Storing Bitcoins: 5 Vital Security Factors

In the realm of Storing Bitcoins, it’s essential to understand that they are often associated with digital wallets. However, it’s a common misconception that merely copying your wallet would result in the doubling of your bitcoin holdings.

You may hear that bitcoins are stored in wallets. If this were true, then if you copied your wallet, you’d own double the number of bitcoins. Clearly you couldn’t have digital money that works this way. So no, bitcoins are not stored in wallets.


Securely Storing Bitcoins: 5 Essential Factors to Consider
Image by WorldSpectrum from Pixabay

So where are bitcoins stored? Well, ownership of bitcoins is recorded on Bitcoin’s blockchain, which is, as we have seen, the database replicated on over 10,000 computers around the world containing every Bitcoin transaction ever. So, you can look at that database and see that at this time, a specific address has a specific number of bitcoins associated with it. For example, the blockchain would store the fact that the address 1Jco97X5FbCkev7ksVDpRtjNNi4zX6Wy4r had had 0.5 BTC sent to it,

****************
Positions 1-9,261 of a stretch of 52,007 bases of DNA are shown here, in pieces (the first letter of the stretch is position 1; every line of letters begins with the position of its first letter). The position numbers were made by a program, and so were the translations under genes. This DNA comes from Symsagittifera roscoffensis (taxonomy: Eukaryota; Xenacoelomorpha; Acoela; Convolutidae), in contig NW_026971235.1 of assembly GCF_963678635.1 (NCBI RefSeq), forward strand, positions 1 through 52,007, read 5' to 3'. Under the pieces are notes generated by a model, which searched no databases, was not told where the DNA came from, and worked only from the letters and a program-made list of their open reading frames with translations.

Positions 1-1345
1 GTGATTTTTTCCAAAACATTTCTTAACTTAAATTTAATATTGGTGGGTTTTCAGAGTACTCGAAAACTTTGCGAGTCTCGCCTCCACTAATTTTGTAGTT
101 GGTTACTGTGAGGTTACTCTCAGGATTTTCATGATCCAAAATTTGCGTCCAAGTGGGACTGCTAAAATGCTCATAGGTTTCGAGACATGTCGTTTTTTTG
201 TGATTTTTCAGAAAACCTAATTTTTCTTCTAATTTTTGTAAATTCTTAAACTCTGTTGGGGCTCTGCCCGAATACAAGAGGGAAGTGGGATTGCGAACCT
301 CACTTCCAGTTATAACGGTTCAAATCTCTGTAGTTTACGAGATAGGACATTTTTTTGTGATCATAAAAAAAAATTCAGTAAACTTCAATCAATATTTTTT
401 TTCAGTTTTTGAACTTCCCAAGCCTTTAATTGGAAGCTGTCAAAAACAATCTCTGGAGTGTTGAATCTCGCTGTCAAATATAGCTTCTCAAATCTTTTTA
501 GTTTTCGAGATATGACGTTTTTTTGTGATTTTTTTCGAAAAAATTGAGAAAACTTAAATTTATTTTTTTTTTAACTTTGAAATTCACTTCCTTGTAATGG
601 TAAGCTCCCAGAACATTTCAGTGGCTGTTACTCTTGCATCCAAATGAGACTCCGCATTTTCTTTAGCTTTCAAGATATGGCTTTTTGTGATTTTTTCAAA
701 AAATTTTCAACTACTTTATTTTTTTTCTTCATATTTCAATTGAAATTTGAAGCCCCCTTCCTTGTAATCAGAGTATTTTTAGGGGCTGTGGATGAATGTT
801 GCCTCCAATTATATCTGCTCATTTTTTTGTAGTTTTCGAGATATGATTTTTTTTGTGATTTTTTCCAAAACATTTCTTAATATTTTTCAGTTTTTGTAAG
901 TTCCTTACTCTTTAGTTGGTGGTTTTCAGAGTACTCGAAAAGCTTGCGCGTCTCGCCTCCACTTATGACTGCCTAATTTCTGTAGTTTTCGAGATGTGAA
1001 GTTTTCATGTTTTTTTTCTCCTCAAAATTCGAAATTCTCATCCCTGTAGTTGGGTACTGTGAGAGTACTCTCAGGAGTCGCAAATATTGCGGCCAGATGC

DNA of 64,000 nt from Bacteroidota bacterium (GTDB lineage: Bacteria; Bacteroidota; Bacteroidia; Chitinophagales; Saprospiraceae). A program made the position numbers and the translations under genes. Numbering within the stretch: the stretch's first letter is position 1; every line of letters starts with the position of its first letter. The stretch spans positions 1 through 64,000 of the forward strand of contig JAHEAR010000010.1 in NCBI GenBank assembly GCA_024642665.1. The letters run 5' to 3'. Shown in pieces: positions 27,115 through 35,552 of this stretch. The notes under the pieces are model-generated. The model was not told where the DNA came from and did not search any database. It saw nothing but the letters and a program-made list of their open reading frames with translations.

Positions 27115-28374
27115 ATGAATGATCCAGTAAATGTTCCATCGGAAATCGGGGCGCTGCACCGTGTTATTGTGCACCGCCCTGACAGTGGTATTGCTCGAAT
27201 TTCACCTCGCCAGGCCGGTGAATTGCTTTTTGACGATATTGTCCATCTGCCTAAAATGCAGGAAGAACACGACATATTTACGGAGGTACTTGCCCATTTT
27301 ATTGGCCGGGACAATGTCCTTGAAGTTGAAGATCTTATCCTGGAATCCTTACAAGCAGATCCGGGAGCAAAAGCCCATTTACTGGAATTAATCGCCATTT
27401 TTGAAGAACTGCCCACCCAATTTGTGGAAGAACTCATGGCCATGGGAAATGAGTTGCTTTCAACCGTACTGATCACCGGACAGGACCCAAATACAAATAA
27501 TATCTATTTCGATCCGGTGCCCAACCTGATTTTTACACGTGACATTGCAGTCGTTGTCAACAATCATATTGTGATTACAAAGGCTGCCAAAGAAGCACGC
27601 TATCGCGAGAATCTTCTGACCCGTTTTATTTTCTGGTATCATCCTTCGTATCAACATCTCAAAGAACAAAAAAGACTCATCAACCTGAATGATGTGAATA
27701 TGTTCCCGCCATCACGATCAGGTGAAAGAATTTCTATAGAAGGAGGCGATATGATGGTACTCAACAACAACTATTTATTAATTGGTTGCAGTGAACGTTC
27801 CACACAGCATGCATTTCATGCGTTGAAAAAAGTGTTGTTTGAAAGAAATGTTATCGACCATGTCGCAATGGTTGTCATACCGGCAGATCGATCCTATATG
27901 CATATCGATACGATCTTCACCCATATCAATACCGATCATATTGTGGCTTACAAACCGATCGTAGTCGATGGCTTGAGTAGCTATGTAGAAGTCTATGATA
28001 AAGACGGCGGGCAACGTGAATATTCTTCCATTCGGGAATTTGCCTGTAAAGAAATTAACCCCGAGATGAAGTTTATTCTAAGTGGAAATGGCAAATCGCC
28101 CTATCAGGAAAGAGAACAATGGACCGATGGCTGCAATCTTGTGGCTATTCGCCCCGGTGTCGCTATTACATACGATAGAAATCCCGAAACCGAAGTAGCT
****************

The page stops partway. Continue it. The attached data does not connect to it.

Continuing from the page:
and that those 0.5 BTC have not yet been sent elsewhere. Bitcoin’s blockchain doesn’t store balances of accounts (it is not a list of account numbers and corresponding BTC balances), it stores transactions. So, to get the current balance of any account, you need to look at all the inbound and outbound transactions through that account.

Bitcoin wallets store private keys (not bitcoins!) and their software makes it easy for the user of the wallet to see how many coins they control and to make payments. If you cloned your wallet, you would be cloning your private keys, not doubling your bitcoins.

Software Wallets and Storing Bitcoins

Bitcoin wallets are apps that can at least:

  • Create new Bitcoin addresses and store the corresponding private keys
  • Display your addresses to someone who wants to send you a payment
  • Display how many bitcoins are in your addresses
  • Make Bitcoin payments

Let’s explore each of these capabilities.

Address Creation

Creating new Bitcoin addresses is an offline operation and involves creating a public and private key pair. You can do this, if you like, using dice 141. This is different from any other account creation process where you must ask a third party to create an account for you, for example asking your bank or Facebook to assign you an account.